Before the Leveson inquiry, the public face of the establishment had three interconnected parts: the press, the police, and the politicians. They had a complicated relationship. Each reinforced the other’s power even as they sought to exploit the relationship. However, Leveson fractured that relationship. It along with the Hillsborough inquiry showed that neither the press nor the police could be trusted to fulfil the public interest at their own expense. Both pursued their corporate interest at the public’s expense. In some cases, they used the public interest to justify criminal acts. As the public have become aware of these betrayals, they have sought to take control over what is done in their name or in their interest. The public, through social media, have laid claim to the public interest mantle. They are using social media’s to have their voice heard.
How does the establishment calculate the public’s voice through social media?
The other actors are trying to calculate the public’s social media influence. The uncertainty created by that influence fuels the establishment infighting. In the past, the power of the press benefitted the police and the politicians. The Plebgate scandal exemplifies the infighting and the changes. Even as the establishment jostles for advantage, they have sought to restrain social media’s influence. The tabloids have tried to maintain their ability to “monster” people to protect their claim to the public interest. However, social media dilutes this power. In the past, they kept people from speaking in the public domain by filtering stories or even undermining those who challenged the establishment. However, social media has undermined that press’s institutional power and unsettled the other actors. Social media gives the public a voice that cannot be predicted or controlled.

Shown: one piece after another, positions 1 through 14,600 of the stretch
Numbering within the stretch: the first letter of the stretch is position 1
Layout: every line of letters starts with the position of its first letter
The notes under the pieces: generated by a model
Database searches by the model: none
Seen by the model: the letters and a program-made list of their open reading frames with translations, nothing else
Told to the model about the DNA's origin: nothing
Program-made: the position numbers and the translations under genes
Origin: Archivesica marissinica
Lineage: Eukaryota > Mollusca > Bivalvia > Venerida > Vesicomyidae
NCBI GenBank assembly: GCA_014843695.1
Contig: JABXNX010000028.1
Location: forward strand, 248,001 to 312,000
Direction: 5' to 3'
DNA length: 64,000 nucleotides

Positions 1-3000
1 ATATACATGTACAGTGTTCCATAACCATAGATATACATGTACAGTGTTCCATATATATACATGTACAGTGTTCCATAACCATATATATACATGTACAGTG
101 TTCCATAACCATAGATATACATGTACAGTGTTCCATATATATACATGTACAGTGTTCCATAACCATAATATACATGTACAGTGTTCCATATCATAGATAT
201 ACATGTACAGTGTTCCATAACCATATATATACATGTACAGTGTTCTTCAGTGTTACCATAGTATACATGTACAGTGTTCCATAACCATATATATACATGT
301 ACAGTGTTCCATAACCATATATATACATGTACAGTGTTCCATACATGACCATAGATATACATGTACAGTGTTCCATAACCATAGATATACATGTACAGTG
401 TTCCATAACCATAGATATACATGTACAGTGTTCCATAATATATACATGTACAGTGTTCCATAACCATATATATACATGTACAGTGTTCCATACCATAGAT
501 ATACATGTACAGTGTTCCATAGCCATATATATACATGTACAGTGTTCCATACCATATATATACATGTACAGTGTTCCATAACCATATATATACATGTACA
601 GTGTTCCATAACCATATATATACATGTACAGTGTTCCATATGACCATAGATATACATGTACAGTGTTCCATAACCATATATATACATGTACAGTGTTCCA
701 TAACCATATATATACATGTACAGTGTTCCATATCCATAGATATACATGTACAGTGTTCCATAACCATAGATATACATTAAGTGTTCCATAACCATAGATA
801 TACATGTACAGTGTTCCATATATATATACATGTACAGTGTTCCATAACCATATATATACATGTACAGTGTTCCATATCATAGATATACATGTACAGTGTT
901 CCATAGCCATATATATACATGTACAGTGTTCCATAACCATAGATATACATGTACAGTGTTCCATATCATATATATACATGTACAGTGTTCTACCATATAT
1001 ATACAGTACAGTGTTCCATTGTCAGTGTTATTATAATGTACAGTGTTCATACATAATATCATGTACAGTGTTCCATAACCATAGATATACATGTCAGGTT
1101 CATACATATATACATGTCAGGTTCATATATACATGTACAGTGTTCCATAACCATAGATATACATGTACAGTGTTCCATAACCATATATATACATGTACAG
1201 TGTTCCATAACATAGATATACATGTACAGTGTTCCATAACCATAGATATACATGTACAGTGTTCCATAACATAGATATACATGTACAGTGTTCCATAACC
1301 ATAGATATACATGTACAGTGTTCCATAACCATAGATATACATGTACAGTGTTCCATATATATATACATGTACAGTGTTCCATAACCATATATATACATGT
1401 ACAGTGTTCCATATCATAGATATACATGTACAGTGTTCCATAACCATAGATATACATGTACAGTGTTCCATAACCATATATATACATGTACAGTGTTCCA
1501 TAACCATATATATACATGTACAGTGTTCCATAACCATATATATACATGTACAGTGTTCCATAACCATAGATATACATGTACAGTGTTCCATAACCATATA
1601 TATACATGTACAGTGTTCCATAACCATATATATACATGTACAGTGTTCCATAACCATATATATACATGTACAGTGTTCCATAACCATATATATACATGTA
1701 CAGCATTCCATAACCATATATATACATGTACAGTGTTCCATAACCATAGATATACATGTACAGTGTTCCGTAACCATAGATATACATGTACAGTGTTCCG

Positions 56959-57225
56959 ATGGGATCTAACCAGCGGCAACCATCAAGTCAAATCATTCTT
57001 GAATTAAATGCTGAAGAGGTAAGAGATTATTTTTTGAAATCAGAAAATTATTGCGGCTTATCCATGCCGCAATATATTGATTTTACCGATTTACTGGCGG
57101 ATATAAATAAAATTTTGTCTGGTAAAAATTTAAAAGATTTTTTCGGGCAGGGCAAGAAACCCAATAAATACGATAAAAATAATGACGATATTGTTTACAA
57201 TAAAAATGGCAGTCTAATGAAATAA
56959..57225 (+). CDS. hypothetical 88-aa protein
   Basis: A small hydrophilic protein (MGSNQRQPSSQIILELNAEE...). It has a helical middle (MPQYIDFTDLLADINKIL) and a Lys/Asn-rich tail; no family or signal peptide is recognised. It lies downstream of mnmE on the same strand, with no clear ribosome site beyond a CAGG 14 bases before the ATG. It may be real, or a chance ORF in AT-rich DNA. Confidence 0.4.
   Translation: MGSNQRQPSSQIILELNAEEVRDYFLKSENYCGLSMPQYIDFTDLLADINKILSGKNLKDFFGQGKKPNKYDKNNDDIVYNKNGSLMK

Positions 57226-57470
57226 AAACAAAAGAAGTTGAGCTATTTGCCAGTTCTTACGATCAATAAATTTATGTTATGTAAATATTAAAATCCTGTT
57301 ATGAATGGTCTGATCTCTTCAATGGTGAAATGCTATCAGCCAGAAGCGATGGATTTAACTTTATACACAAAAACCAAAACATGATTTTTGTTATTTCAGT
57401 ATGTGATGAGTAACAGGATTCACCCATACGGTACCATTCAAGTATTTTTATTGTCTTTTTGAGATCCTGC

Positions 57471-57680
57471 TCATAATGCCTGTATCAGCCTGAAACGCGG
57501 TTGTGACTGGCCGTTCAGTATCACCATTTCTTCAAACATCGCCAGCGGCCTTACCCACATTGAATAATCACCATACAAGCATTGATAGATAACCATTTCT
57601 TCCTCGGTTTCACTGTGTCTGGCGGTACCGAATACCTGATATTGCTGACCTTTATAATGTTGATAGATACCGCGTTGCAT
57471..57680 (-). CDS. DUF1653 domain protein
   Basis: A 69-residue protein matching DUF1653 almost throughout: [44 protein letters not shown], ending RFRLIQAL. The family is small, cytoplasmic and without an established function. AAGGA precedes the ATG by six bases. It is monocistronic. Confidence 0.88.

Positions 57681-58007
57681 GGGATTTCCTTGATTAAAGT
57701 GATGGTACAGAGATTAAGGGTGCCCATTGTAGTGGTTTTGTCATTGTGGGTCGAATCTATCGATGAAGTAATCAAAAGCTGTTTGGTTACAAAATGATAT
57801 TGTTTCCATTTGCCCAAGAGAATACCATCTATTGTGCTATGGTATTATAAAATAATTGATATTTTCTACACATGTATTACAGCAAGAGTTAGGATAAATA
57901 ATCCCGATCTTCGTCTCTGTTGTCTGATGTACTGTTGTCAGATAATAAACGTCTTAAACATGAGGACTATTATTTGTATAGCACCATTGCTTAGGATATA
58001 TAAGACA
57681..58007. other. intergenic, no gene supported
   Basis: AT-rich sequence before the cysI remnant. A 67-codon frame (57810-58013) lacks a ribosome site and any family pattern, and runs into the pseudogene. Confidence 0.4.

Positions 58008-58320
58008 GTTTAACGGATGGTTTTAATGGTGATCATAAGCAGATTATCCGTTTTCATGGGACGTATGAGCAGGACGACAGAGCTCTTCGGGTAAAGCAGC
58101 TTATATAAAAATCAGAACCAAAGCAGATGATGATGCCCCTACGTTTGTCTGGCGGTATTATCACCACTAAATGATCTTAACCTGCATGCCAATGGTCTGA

What is at stake is the public interest.
For the first time, someone outside the establishment can shape the public interest. The public can creates an alternative view of the public interest that the establishment cannot ignore, compromise, or coerce. The public do not need to rely as much on the press or the politicians and they can challenge the police on their claim to the public interest. The change in the establishment is not cosmetic or ephemeral. The change reflects a process that has been gathering momentum, as the establishment can no longer claim sole guardianship of the public interest. What has changed is that the establishment’s use of the public interest to protect its interests, it has created an aura of illegitimacy. If it is to re-establish, its legitimacy, the establishment must respond to the public. The question remains “What does the public want?” Whatever, the answer, the public will have their voice heard. Perhaps, democracy is finally coming to the United Kingdom where the public interest serves the public and not private interests.
 Consider this article on Rupert Murdoch’s power http://www.theguardian.com/media/2014/jul/25/-sp-rupert-murdoch-passive-power-hack-attack-nick-davies
 Consider the way the papers went after the Thatcher Death Party organisers and the response on social media. http://www.dailymail.co.uk/news/article-2306620/Thatcher-death-party-Young-union-firebrand-Bryan-Simpson-middle-aged-anarchist-Ian-Bone-parties-hatred.html
View on social media was mostly negative, which shows how the media defend the establishment line on the issue. http://www.mediabistro.com/alltwitter/thatcher-death-social-reaction_b39533
 Most editors and journalists rarely have as large of following as their papers. Most people who had to court the media for attention, like politicians or celebrities have huge followings, which allows them to bypass or ignore the press. Consider this response by Stephen Fry to some criticism. http://stephen-fry-me.tumblr.com/post/61754597917/some-weasel-of-a-telegraph-journo-wants-me-to-give-up See also https://mediameditations.wordpress.com/2014/02/10/%EF%BB%BFthe-traditional-reporting-is-dying-and-journalism-must-examine-its-soul/
 For a similar discussion of the weakened legitimacy of the political establishment see Nat le Roux http://blogs.lse.ac.uk/politicsandpolicy/elective-dictatorship-democratic-mandate/